“I could not protect the public any longer. There was just a failure to protect the most vulnerable people in our state from abuse and neglect” said (former) investigator for the California Department of Public Health (DPH) investigator Marc Parker of his retirement from the agency that is supposed to certify and regulate California’s nursing homes.
KQED and the Center for Investigative Reporting has an excellent article out today about the failures on the part of the state to investigate and prosecute allegations of neglect and abuse in thousands of California nursing facilities.
Those of us who prosecute civil cases on behalf of these victims – or, sadly, their heirs – have been experiencing this for years. We all have had cases where the DPH letter arrives saying that the complaint “could not be substantiated” despite overwhelming evidence of wrongdoing. Or the investigator finds some small (and usually irrelevant) “deficiency” when ask to investigate a clearly suspicious death. Or telling the victim’s families to be patient, but knowing full well that the likely hood of a citation against the home, even in the strong cases, was highly unlikely.
We always suspected that DPH was full of overworked, burdened bureaucrats who worked by the saying “Hear no evil, see no evil, and speak no evil…so I don’t have to write a long evil report.” Now there is evidence to support that claim.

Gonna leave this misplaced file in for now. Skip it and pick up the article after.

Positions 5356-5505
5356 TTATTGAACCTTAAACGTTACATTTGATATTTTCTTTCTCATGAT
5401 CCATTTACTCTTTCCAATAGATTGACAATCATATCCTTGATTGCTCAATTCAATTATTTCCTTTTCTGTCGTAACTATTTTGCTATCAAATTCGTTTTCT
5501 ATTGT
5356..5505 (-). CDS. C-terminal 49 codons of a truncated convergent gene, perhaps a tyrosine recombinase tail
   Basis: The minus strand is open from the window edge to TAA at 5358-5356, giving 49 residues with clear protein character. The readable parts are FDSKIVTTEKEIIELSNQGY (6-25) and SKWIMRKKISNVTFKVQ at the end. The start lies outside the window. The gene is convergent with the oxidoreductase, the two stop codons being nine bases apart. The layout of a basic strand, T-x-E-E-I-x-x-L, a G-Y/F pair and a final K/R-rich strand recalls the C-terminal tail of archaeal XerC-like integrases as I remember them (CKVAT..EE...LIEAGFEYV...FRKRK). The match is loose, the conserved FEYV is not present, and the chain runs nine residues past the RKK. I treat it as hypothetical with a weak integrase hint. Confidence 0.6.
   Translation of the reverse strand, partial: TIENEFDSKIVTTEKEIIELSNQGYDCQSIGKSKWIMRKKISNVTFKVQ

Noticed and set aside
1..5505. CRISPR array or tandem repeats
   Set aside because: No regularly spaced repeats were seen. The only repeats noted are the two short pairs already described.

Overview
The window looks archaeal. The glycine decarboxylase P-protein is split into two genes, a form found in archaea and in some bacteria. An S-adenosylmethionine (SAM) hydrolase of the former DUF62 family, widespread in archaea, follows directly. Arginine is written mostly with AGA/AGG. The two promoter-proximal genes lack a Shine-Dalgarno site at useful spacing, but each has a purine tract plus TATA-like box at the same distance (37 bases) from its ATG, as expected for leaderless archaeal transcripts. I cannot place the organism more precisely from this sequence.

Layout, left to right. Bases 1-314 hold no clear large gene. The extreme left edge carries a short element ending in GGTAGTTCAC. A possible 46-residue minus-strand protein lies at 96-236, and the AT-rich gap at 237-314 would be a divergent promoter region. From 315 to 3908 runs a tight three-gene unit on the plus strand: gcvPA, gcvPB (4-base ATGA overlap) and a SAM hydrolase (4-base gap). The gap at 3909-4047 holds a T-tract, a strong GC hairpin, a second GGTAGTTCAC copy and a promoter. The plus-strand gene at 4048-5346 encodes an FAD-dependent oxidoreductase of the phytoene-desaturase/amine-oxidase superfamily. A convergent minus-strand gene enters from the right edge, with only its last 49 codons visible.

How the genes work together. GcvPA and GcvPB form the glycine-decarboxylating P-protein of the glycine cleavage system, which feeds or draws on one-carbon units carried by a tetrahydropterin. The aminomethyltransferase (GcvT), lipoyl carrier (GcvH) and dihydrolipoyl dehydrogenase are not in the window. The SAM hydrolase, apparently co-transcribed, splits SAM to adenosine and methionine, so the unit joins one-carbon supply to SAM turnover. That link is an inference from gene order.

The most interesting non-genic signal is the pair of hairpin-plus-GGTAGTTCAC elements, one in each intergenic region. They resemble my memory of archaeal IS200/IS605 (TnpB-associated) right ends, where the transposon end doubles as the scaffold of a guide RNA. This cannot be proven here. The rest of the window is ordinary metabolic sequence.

The Center for Investigative Reporting has uncovered documents showing that DPH investigators repeated delayed and ignored investigations into nursing home complaints for months and months, and in some cases years. In one profiled case involving the death of an 95-year-old woman, the family and ER nurses suspected abuse, but DPH didn’t complete its investigation for over six years, and even then took no action. Thankfully, law enforcement has opened an investigation.
“I would tell anybody, do not count on the government taking care of you,” said Brian Woods, in charge of DPH’s Southern California office in 2006. “They are overworked. They can’t get in there. Your case might get looked at 10 years later.” Incredibly, from the years 2004 through 2008, DPH had a backlog of over 900 complaints alleging abuse or neglect, many involving a death.
To deal with the backlog, the article asserts, investigators are being told to close files, even if inadequate investigations have been conducted. Many times the investigator doesn’t even visit the facility or talk to witnesses.
Criminal prosecutions are also becoming rare. According to the article, from 2006 through 2009, DPH referred 88 deaths to the Attorney General’s office for prosecution. In 2011, there were only two deaths referred.
This makes little sense to San Diego District Attorney Paul Greenwood.
“I don’t know how many nursing homes there are in California or how many deaths a year there are in the facilities, but the number is going to be huge,” Greenwood said. “And to think there are only two suspicious deaths? No, I just frankly cannot believe that.”
Nor can we at Walton Law Firm.
KQED and the Center for Investigative Reporting has provided an invaluable public service in this investigative report, which hopefully will lead to better awareness to the problem, and a fix to the problem.